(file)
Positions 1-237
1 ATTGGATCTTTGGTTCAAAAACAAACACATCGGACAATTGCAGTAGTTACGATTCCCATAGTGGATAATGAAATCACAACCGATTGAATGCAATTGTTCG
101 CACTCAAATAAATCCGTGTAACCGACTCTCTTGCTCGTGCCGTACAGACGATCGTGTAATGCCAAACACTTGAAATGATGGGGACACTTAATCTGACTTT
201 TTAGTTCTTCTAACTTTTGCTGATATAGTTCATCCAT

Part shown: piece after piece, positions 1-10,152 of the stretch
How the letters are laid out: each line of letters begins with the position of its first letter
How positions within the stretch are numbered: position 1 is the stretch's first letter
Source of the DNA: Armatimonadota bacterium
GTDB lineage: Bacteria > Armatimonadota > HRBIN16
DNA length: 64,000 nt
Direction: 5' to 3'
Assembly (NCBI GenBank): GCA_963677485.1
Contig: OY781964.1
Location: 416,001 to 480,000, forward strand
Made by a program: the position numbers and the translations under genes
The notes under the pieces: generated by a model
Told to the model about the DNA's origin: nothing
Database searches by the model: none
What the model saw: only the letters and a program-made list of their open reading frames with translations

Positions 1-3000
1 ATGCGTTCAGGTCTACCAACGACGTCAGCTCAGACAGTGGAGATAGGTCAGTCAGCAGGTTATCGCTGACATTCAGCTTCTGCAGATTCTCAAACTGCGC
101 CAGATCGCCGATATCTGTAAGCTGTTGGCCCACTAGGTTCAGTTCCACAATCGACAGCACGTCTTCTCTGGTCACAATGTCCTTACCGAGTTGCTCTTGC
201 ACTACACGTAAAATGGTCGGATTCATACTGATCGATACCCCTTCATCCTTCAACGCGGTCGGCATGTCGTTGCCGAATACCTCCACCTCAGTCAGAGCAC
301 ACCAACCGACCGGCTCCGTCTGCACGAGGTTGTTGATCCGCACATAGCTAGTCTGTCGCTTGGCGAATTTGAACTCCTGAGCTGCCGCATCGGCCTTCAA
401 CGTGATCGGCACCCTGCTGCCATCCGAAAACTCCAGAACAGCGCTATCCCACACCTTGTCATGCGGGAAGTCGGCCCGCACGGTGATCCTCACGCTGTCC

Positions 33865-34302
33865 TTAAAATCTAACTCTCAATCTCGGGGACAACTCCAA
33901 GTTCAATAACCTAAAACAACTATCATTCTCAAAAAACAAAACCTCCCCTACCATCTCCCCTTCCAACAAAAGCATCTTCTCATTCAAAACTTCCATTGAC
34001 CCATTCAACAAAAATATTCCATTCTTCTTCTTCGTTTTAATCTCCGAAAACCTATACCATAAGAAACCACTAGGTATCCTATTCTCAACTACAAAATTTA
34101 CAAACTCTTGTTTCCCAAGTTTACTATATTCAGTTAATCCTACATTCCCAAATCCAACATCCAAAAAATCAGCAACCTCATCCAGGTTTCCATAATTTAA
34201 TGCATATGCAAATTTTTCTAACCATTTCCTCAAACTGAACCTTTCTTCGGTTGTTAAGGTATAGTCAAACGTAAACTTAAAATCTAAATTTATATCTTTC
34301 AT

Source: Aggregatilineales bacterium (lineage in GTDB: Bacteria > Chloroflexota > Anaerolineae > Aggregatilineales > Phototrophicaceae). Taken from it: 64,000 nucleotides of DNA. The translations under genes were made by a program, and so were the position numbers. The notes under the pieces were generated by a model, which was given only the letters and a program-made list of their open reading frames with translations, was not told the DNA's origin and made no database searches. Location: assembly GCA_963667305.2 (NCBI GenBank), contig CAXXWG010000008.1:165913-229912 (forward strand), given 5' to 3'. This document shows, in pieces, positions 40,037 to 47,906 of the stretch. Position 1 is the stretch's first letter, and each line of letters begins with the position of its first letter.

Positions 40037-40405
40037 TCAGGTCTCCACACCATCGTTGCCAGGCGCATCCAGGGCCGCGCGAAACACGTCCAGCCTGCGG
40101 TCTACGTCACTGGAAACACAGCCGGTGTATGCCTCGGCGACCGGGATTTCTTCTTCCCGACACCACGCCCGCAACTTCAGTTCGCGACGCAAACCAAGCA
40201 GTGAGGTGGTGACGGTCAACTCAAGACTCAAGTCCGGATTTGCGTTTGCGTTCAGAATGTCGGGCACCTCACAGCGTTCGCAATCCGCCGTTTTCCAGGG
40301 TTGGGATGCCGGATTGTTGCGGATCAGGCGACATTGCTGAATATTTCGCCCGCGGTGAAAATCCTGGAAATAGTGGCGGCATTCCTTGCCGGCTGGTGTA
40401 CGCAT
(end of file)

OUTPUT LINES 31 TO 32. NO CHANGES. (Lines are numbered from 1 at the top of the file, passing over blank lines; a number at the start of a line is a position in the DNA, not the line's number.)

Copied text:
34201 TGCATATGCAAATTTTTCTAACCATTTCCTCAAACTGAACCTTTCTTCGGTTGTTAAGGTATAGTCAAACGTAAACTTAAAATCTAAATTTATATCTTTC
34301 AT